Expenditures and Activities of
Cairns Group Countries
The Canadian Government funds agricultural export market development through a number of programs, which are operated cooperatively between Agriculture and Agri-Food Canada (AAFC) and the Department of Foreign Affairs and International Trade (DFAIT) to benefit the agriculture, fishery, and forestry sectors. Other Canadian government agencies and provincial governments also fund export market promotion. Federal and Provincial export promotion funding for 1998 was estimated at $9.5 million. The Canadian Wheat Board, a Crown Corporation, helps fund export promotions through the Canadian International Grains Institute. It is estimated that the Canadian government provides about $1 million to the Canadian Grains Institute. Industry funding for all export promotion was estimated at $9.5 million for 1998. Government, producer and industry funds totaled $19 million. The primary target areas for Canadian agricultural export promotions are the United States, Mexico, and Asia .
Canadian Government Activities
Agriculture and Agri-Food Canada’s (AAFC) Market and Industry Services Branch (MISB) takes the lead in developing Canada’s agricultural trade. Despite massive budget reductions, the Canadian government restructured export promotion of agricultural products, and increased funding for the promotion activities to help boost exports. AAFC also operates information, intelligence, and analysis services for Canadian agricultural exporters, including an electronic commodity bulletin board, electronic trade leads, market assessment, and advisory reports.
To be eligible for export promotion funding under any of several Canadian government programs, private companies must participate through non-profit agri-food associations that represent a majority of the exporters in a particular sector either on a national or regional basis. These associations must participate in the Agri-Food Market Strategies or AIMS process. Under AIMS, associations are required to develop a long-term export market strategy that is reviewed by an interdepartmental (usually AAFC and DFAIT) Steering Committee. Branded promotion applicants require an export strategy acceptable to the AIMS Steering Committee. The strategy must demonstrate that the industry represented is hurt by brand promotions supported by the U.S. Market Access Program, or similar programs of other exporting countries. Export promotion funds are available through the Program for Export Market Development (PEMD), which is administered by DFAIT, for exports of all Canadian products, including agricultural products.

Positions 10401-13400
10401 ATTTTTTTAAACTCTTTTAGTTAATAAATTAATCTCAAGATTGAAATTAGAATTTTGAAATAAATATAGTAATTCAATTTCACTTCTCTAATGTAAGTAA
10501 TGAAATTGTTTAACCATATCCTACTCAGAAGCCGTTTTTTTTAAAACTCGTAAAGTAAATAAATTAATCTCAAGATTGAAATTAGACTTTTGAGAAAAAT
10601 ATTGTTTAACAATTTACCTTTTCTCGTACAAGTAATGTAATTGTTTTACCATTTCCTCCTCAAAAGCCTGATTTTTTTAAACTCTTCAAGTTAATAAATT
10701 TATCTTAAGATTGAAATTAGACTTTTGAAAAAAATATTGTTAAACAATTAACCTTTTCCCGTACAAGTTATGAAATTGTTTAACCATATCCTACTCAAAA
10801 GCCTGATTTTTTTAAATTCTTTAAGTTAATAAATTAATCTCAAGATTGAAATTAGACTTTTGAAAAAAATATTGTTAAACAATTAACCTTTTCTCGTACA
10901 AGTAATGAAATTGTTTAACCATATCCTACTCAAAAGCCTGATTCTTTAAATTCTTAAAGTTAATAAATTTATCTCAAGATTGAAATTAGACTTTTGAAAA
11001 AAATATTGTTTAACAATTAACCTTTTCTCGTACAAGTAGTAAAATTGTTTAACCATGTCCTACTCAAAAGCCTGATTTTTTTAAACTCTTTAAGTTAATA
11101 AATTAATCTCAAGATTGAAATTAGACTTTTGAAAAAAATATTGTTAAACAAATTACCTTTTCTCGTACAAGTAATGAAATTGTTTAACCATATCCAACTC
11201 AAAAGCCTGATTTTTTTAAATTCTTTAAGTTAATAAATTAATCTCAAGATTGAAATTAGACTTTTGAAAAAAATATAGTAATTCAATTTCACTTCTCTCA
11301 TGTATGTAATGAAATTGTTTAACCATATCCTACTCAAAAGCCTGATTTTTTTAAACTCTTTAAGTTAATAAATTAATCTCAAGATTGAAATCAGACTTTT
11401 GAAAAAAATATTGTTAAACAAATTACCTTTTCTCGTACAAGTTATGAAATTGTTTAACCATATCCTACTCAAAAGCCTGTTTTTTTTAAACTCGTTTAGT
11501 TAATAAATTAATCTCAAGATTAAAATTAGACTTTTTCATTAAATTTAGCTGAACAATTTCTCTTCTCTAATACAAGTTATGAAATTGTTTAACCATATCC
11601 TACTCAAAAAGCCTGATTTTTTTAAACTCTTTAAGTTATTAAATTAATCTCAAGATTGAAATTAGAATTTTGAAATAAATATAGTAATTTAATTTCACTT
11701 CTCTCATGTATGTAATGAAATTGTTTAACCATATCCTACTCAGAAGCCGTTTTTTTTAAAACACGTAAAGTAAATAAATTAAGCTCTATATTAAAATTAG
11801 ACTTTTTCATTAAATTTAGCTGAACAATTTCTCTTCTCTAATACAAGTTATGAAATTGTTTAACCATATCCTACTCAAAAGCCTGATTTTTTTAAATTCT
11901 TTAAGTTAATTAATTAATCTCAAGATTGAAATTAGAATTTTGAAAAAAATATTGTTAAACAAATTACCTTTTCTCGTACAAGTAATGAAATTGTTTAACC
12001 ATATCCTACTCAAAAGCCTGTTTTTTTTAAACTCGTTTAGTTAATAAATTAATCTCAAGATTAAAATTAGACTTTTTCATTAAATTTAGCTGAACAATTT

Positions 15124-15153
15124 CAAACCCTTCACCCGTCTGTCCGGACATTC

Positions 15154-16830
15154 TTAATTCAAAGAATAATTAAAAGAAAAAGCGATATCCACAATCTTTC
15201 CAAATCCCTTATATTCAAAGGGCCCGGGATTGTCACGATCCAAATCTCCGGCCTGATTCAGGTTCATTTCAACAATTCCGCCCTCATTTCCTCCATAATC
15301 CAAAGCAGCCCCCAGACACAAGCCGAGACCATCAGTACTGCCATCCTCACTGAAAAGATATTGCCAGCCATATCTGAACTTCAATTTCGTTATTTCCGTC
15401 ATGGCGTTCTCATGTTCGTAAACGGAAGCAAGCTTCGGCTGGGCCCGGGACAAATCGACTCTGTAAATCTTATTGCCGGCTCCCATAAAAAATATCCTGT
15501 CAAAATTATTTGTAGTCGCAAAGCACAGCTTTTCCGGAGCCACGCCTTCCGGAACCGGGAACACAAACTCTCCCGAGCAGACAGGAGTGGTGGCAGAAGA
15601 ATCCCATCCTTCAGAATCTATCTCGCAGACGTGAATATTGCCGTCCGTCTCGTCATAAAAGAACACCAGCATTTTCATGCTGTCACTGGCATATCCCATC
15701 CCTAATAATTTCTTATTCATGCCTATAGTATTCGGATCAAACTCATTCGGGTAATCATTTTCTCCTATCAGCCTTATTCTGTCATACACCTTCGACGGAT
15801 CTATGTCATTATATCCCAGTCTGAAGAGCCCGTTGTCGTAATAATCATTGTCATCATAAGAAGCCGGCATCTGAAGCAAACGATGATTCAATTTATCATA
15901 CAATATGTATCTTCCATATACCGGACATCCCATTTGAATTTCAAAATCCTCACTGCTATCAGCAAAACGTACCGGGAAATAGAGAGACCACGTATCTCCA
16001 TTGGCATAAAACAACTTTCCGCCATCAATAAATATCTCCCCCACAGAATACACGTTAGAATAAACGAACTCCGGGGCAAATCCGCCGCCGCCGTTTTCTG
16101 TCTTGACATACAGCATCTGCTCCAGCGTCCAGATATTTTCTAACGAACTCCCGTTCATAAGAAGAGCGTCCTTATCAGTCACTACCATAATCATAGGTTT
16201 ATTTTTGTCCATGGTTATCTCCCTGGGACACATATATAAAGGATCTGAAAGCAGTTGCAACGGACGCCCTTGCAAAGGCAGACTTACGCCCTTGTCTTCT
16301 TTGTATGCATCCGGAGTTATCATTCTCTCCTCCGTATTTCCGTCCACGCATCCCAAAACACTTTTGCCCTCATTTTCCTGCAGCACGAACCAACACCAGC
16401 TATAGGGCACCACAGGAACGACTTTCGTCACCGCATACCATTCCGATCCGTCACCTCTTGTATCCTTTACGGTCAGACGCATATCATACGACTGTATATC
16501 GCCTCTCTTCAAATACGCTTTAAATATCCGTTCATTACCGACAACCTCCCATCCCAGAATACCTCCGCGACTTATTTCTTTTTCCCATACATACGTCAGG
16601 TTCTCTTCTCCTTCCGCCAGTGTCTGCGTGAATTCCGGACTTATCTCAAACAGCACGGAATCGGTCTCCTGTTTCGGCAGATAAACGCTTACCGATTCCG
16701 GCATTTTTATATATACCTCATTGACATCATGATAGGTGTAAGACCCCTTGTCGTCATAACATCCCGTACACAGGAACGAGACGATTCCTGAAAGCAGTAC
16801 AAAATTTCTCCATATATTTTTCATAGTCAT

PEMD is a financial risk-sharing program that includes access to international market information and provides services in facilitating export links. Financial outlays are allocated as individual proposals are approved. If export sales result from a PEMD plan or mission, the companies are required to reimburse a portion of the PEMD contribution. Each agreement contains a repayment clause that stipulates the terms under which the applicant will repay the Government of Canada. One element of the PEMD is the Special Activities plan, directed at agricultural trade associations. FAS estimates that 60-70 percent of the PEMD agriculture budget is directed under the Special Activities Program. Activities by these associations must be for the benefit of their members and may include the generic promotion of the association's products or services. Canada’s forest industry received approximately $1.5 million of PEMD funding in FY 1998. Funds allocated to trade associations are not repayable. PEMD provides financial assistance of 50 percent on selected travel, trade fair participation, and other export- and export promotion-related costs. PEMD also includes a small branded cost-share promotion program. Provincial governments also operate export promotion programs.
World Information Network for Exports (WIN Exports) is DFAIT's computerized database of Canadian exporters and their capabilities. WIN can be accessed only by DFAIT's Trade Commissioners and by Team Canada partners--the federal and provincial government departments involved in international business development--as well as the International Trade Centers. Company information supplied to the WIN Exports database can be quickly printed and provided to prospective foreign buyers, importers, distributors, and partners.
The WIN Exports database is used by Canadian Trade Commissioners to learn more about Canadian exporters in response to the tens of thousands of requests they receive each year from potential foreign buyers. Trade Commissioners also use the fax function of WIN Exports to keep registered companies informed of events of interest, such as trade fairs and missions, seminars, and business opportunities. Canadian companies can register free of charge.
Team Canada is a partnership between the federal government, provinces, territories, and municipalities, which pool their resources to work with business and help Canadian businesses succeed globally through export missions. Since 1994, business delegations led by the Prime Minister, and including provincial leaders and municipal officials, have traveled to emerging markets to conclude important business deals for Canada.
The New Exporters to Border States Program (NEBS), is a key export education tool that targets Canadian companies not yet exporting to the United States. NEBS introduces the essentials of exporting, including practical export information and first-hand exposure to markets in U.S. border states.
NEBS Plus serves Canadian companies already exporting to the U.S. border states with sales of less than C$2.3 million. NEBS Plus’ focus is to expand the markets of these successful exporters to other regions of the United States. NEBS or NEBS Plus is a cooperative program that, through the efforts of its Team Canada partners, supports the government's initiatives to increase the number of active exporters to the United States.